, and it’s an important determination because of the way that passive losses are handled. If you are identified as passively involved, then any losses you realize as a franchisee can only be offset by other passive income. The losses can be carried forward if you don’t have enough income to offset them, but you will never be able to take the deduction of passive losses against wages, active business earnings, or other ordinary income. The Benefits of Investing in Your Franchise
If you’re considering buying new equipment or furniture for your business, the Tax Cuts and Jobs Act (TCJA) passed in 2017 gives you a significant, but short-lived tax advantage. Your investment of capital into your business qualifies for a 100% bonus depreciation until the end of tax year 2022. After that, the bonus depreciation level will drop by 20% each year, lowering to 80% in 2023, 60% in 2024, and so on until it is completely gone at the end of 2026.
If you are purchasing a business structure rather than leasing one, other advantages can be realized by having a specialized professional conduct a cost segregation study to separate the cost of a building from expenditures on non-building components such as electrical components, drywall, ceilings, and interior doors. The Coronavirus Aid, Relief and Economic Securities (CARES) Act defined these components as 15-year property, which effectively provided a bonus depreciation period for these expenses. This allowed qualified improvements to the property (QIP) to be deducted over a shorter recovery period as long as their costs are separated from the cost of the building itself. Having a cost segregation study done in support of this depreciation can make a significant difference in your tax liability. Be Aware of Specialized Tax Incentives You May be Eligible For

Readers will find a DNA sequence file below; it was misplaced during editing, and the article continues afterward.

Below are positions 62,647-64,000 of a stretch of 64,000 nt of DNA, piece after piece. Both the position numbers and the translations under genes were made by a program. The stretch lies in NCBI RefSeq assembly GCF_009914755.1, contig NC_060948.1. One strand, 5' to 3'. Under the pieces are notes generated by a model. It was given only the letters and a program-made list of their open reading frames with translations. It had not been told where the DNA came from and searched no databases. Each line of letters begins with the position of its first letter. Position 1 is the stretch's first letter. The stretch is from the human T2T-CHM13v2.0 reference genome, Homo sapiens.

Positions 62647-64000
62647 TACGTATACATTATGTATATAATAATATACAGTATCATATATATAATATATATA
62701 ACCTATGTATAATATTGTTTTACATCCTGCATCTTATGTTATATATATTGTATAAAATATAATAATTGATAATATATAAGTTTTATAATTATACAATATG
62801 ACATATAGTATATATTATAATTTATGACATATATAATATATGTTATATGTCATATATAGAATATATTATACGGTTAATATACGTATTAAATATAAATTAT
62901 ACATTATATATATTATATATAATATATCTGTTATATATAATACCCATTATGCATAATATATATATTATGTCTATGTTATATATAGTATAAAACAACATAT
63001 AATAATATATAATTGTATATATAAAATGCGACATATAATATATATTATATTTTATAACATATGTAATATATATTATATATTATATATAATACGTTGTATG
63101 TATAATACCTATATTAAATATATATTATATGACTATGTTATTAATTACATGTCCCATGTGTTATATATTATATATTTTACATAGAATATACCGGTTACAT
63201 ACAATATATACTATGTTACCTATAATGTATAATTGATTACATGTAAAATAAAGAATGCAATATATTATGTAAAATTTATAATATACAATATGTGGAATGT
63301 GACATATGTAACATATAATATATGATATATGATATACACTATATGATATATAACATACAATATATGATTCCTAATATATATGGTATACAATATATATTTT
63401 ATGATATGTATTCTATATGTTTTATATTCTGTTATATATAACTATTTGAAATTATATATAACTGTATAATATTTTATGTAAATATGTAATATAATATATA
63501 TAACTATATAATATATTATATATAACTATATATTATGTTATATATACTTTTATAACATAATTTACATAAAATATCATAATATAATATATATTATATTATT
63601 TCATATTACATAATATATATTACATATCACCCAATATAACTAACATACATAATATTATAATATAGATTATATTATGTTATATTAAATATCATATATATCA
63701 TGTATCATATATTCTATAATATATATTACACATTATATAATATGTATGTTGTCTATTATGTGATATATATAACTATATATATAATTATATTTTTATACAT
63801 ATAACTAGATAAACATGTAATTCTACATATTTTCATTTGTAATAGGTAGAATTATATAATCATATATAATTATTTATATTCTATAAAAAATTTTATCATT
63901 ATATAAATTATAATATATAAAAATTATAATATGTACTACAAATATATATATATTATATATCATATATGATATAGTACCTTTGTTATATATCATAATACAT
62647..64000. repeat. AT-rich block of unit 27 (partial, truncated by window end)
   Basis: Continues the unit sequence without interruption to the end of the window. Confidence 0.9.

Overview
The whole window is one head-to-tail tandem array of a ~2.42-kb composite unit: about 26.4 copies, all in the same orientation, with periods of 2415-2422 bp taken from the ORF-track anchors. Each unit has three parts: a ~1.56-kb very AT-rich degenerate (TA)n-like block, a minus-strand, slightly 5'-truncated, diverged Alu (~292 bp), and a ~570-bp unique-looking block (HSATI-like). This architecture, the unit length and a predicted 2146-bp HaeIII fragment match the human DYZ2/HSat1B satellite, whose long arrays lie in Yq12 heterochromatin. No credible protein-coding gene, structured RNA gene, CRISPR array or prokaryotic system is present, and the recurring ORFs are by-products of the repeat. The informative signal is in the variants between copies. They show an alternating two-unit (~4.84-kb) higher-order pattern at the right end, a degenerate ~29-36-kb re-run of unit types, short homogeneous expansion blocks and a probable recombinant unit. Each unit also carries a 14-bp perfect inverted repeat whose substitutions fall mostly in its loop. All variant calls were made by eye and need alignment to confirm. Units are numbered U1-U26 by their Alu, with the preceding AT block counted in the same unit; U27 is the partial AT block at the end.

Different types of businesses are eligible for specialized tax incentives, and if you are new to franchising, you may not be fully aware of them. Here are a few that we may be able to identify for you:
Why Franchisees Need Expert Tax Help
- FICA tip credit – Owners of businesses where employees commonly receive tips may be eligible for the FICA tip credit that allows you to claim the difference between the taxes you pay on your workers’ tips and the Federal minimum wage.
- Opportunity Zones – Though the sale of a property is generally cause for having to pay capital gains taxes, they can be deferred if they are reinvested into areas that have been identified as opportunity zones. These are economically depressed areas that have been specifically identified in order to promote investment, and if your franchisor permits you to open a franchise in a qualifying area, you will be rewarded by either a deferral of capital gains liability or —if you keep the property and business there long term — potentially eliminating the capital gains liability entirely.
- Work Opportunity Tax Credit – If your franchise employs members of groups known to face challenges to being hired, you may be able to claim up to $9,600 for each. The eligible employee groups include ex-felons, food stamp recipients and others, and the amount of the credit is dependent on numerous factors, including the specific targeted group and the employee’s tenure with your organization.
As you can see, the opportunities that come with being a franchisee come with a host of tax regulations that may be unfamiliar and confusing. To set yourself up for success and avoid both confusion and the potential for penalties, contact our office so we can help you navigate and plan for this new world.